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The disconnect


The disconnect in our food choices

by Nancy Hinton (Food writing 2006)

The disconnect between the farm and the table has skewed our perspective. I believe its why our food systems are so screwed up. Its not because we are irrational and immoral people. Its simply because most of us don’t know where are food comes from.

It doesn’t make sense to me that people are all out of sorts over foie gras and lobster, but eat mass produced chicken and eggs from caged birds with their beaks cut off, and beef from corn-fed feedlot cattle, both much more troubling in essence and scale. Its not uncommon to meet affluent, educated people who are against the seal hunt, but eat endangered tuna, wear fur coats, and shop at Walmart. I can’t imagine them getting away with such incongruent behavior in other aspects of their lives. It all comes down to the disconnect.

When you know how a cheese is made, it seems reasonable to pay the price. You would never think of ordering your green beans over the internet from a stranger when your neighbor grows beautiful green beans. Because people don’t look at a package of skinless, boneless chicken breasts and picture what its life was like, they don’t feel sorry for it. Meanwhile they see the lobster alive and kicking, and scream bloody murder when they see it put into boiling water. Or they are grossed out by the idea of an oyster, eating something alive. They may eat chicken nuggets and wieners, but protest the sale of foie gras. They buy a glossy, perfectly shaped bell pepper, ignorant (or not) to the fact that its attractive appearance is the result of pesticides, industrialized mass production and problematic monoculture. They buy lettuce that comes from miles because it looks nice and clean in its package, instead of supporting a local farmer for a fresher, more nutritious product with a bit of dirt on it. They buy something because of the convenience, the packaging, or the price, without realizing the consequences of their purchases on the environment, or that workers were underpaid for these artificially low prices.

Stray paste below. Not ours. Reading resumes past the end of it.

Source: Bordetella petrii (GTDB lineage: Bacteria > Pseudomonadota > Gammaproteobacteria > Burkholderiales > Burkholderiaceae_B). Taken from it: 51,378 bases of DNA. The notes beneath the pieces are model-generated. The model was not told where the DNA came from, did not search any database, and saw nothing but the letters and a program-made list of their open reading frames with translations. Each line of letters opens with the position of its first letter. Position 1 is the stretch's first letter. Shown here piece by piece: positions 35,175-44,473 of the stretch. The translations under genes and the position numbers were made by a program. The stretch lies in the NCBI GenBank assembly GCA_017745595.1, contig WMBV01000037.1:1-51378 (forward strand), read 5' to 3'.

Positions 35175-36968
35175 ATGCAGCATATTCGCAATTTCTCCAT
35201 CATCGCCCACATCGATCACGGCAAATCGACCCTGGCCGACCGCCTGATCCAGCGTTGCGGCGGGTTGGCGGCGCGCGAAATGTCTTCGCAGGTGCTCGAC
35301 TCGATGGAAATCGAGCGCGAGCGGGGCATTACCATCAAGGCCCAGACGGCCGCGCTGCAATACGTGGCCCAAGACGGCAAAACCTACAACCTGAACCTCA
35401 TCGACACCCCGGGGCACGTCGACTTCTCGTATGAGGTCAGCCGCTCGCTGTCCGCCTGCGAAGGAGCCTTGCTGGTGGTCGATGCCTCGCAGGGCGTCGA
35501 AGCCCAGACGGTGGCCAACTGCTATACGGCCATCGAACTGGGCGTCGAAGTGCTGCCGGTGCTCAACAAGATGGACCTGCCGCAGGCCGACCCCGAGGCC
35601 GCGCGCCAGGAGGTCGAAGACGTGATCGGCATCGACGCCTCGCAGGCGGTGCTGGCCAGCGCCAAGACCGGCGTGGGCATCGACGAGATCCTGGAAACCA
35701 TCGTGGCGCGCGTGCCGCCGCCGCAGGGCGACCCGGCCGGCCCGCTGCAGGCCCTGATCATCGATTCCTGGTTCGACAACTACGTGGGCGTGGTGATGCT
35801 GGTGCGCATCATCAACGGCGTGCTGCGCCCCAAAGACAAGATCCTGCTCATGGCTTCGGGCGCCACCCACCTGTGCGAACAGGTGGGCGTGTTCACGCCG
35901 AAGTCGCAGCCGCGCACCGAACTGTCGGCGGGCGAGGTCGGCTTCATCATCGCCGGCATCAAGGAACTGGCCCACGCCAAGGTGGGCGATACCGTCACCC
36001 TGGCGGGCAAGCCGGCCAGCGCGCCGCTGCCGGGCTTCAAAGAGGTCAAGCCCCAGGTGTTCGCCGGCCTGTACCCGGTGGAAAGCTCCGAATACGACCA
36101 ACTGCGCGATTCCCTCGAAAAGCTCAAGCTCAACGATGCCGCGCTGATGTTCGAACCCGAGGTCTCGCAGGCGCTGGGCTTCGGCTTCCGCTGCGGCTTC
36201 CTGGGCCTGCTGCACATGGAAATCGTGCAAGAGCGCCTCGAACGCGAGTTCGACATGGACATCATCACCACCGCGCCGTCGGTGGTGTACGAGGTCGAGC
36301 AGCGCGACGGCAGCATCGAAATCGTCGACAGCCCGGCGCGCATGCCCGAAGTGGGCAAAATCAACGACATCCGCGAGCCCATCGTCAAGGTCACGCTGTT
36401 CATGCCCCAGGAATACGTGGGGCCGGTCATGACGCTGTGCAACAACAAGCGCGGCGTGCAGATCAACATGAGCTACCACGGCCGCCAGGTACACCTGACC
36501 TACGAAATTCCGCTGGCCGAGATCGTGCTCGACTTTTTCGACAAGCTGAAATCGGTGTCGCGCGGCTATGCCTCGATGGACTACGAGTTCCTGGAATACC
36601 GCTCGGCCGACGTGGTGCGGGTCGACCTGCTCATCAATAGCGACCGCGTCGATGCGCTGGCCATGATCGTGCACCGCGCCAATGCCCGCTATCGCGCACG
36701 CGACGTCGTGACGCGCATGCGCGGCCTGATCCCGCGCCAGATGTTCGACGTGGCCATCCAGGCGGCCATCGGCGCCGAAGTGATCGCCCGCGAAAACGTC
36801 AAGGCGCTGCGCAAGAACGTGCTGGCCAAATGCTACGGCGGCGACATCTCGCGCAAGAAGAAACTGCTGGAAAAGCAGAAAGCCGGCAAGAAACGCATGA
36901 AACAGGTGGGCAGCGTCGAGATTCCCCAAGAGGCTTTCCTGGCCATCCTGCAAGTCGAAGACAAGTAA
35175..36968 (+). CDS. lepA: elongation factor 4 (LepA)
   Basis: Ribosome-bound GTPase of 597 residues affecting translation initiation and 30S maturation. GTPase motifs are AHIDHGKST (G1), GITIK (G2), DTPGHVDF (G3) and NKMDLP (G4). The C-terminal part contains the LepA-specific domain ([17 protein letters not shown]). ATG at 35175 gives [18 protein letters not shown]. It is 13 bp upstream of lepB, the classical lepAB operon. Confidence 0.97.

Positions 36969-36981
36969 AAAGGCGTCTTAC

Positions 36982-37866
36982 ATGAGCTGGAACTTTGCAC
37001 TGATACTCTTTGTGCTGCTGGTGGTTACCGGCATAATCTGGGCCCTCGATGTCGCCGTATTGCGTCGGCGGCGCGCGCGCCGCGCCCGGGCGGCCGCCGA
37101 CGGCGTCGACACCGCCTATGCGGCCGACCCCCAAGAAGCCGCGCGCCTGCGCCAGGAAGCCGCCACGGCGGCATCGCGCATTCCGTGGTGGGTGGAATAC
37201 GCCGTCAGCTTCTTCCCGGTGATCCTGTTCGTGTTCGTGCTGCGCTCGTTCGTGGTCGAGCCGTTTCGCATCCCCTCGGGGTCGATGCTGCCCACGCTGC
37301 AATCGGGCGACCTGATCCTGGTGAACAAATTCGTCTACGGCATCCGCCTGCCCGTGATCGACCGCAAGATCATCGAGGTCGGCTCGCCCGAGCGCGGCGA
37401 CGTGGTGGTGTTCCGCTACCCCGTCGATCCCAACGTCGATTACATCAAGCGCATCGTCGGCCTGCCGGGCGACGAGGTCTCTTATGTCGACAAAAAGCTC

What influences people’s food choice rationale? Taste, education, nutrition, availability, price, trends, so many factors, its a complicated picture. One thing is for sure, it appears to be a very personal thing, and there isn’t enough common sense involved.

First of all, when it comes to the living things we eat, there’s the issue of what’s morally ok to eat. Sometimes what gets the green light is based on where a certain animal or foodstuff is situated in the hierarchy on the food chain. But there often isn’t much logic at play here either. Yes to the dumb turkey, absolutely not to the cute bunny rabbit. Many argue that.there are lines easy to draw between an oyster, a fish, and a mammal based on level of consciousness. They say its the natural order of things. Others care more about how humanely the animal was raised, how it was killed, and if it is from a sustainable source. Many follow a scheme based on religion or tradition. Availability and necessity are all others people care about, the lowest price, whatever they can afford. Still others at the other end of the spectrum think its about the ability to feel pain, in which case, all living creatures are out.